THE NATIVE MARKET OF THE SPANISH NEW MEXICAN CRAFTSMAN, 1933-1940

FOREWORD TO THIS EDITION
      by
      George B. Paloheimo
     
     
      When reflecting on the remarkable woman who was my mother, Leonora Curtin Paloheimo, I found it hard to keep from going into hyperbole. Cut from the same cloth as her grandmother, Eva Scott Fenyes, and mother, Leonora Scott Muse Curtin, she had a combination of talents inherited from both. She was a gifted artist, as was her grandmother, a creative writer (her letters were written with a rare combination of style and grace, and her command of the English language was exceptional), a shrewd business woman, and as warm and gracious a hostess as one could ever hope to meet.
      All three women also had a passion for history, preservation and art, be it archeological, ethnic or regional. Mother never pursued her talent as a watercolorist, beyond painting for pleasure, but Iím sure if she had, she would have been successful. She did publish a small book of poetry, entitled Gallant Sprouts, and often wrote poetry as a form of relaxation.
      Above all, Leonora Curtin Paloheimo was a warm, loving and concerned individual, as demonstrated by her and her husbandís adopting four Finnish orphans in the late 1940s, embracing the task of motherhood with enthusiasm and devotion.
      This same generosity of spirit and determination to help is what was invaluable to her in the formation of Native Market. Possessed of the same spine of steel as her mother and grandmother, she was undaunted as she overcame the many obstacles she faced in her endeavors. That determination, combined with charm and guile, is what brought her dream of an outlet for New Mexican artists, trained in local arts and crafts, to sell their wares, a reality. Recognizing that these skills were rapidly disappearing, she was instrumental in creating training programs through the WPA, thus helping to save these traditions for the future, as shown by the success of the modern day Spanish Market in Santa Fe.
      Her contributions to the cultural landscape of Santa Fe and northern New Mexico were not limited to the Native Market. She was, along with her mother, a founding member of the Spanish Colonial Arts Society and a major contributor to the Museum of Spanish Colonial Arts, where the gift shop bears her name. She was also a board member and a major donor to the School of American Research, now known as the School of Advanced Research.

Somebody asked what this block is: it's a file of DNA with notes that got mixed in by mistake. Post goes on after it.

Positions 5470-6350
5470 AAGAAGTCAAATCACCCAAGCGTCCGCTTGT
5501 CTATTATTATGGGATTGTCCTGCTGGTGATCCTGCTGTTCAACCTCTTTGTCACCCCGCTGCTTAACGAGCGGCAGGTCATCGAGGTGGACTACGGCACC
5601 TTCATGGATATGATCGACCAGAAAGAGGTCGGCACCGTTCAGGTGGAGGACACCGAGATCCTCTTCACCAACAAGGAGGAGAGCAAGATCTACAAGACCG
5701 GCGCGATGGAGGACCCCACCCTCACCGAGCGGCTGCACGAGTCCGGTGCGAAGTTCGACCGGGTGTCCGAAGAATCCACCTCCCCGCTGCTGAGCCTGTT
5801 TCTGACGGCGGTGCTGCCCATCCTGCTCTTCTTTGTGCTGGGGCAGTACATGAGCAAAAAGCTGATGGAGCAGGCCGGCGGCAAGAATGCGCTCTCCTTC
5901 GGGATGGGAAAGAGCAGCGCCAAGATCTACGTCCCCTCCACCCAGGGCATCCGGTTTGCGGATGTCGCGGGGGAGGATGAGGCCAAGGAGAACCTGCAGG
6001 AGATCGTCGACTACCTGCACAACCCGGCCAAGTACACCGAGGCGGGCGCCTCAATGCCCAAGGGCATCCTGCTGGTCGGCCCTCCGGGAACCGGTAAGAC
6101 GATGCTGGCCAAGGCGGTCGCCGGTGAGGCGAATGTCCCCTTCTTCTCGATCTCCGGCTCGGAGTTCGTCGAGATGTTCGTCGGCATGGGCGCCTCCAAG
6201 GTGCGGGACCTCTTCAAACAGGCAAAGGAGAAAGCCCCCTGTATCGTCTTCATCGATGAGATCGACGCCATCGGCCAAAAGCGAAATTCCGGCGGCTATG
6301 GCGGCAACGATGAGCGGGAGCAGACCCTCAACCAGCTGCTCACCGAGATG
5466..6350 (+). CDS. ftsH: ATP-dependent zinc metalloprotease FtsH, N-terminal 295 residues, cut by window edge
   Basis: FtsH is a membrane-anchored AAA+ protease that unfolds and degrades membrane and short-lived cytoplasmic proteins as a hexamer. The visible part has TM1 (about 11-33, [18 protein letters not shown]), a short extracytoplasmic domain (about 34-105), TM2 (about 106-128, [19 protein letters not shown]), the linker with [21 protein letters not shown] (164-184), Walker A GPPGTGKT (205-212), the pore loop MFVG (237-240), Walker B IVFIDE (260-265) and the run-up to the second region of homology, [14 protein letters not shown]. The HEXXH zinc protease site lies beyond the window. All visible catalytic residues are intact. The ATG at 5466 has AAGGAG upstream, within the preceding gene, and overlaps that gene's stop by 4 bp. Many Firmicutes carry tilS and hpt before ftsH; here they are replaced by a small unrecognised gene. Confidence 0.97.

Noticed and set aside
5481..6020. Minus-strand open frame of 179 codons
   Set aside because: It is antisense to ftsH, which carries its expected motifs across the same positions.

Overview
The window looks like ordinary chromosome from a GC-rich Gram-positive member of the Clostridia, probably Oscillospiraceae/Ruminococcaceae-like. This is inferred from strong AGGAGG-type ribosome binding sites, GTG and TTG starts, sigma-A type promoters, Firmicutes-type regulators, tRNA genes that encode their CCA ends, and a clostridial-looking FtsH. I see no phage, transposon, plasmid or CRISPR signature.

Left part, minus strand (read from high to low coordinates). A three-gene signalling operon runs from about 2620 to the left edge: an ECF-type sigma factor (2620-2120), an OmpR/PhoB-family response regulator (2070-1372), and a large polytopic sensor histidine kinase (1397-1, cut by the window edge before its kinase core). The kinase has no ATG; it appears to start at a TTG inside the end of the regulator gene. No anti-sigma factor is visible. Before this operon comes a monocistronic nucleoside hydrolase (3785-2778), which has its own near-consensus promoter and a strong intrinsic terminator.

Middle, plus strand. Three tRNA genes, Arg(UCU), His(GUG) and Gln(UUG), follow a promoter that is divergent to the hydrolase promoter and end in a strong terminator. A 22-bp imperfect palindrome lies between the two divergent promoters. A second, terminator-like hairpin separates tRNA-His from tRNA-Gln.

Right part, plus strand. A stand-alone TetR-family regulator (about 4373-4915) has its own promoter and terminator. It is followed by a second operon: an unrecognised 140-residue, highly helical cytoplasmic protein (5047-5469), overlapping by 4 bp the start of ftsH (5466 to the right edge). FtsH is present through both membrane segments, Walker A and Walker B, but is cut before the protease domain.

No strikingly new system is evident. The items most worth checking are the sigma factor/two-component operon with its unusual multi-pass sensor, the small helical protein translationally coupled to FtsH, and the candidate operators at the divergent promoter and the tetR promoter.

Her generosity to cultural and educational endeavors extended far beyond Santa Fe. Personal and Paloheimo Foundation donations of various types were made to the Southwest Museum in Highland Park, Pasadena, Finlandia University in Hancock, Michigan, and the Finlandia Foundation. Her grandmotherís mansion in Pasadena, California, is now part of the Pasadena Historical Museum. Fully furnished as it was at the turn of the 20th century, this house museum is the only one still open to the public showing the elegant lifestyle of that era in Pasadena. In Finland, her husbandís family estate is now home of the Sibelius Academy. The Academyís alumni are spread throughout the world, and support by way of grants continues this day through the Paloheimo Foundation.
      El Rancho de las Golondrinas is perhaps her most enduring legacy. This living history museum, depicting Spanish Colonial life in New Mexico, was the result of a multi-year collaborative effort by her and her husband, Y.A. Paloheimo. It is the only one of its kind in the state of New Mexico, and is a lasting monument to both of them.
      I hope you enjoy reading this account of the Native Market, and Leonora Curtin Paloheimoís part in it, and thus gain an appreciation for the person she was.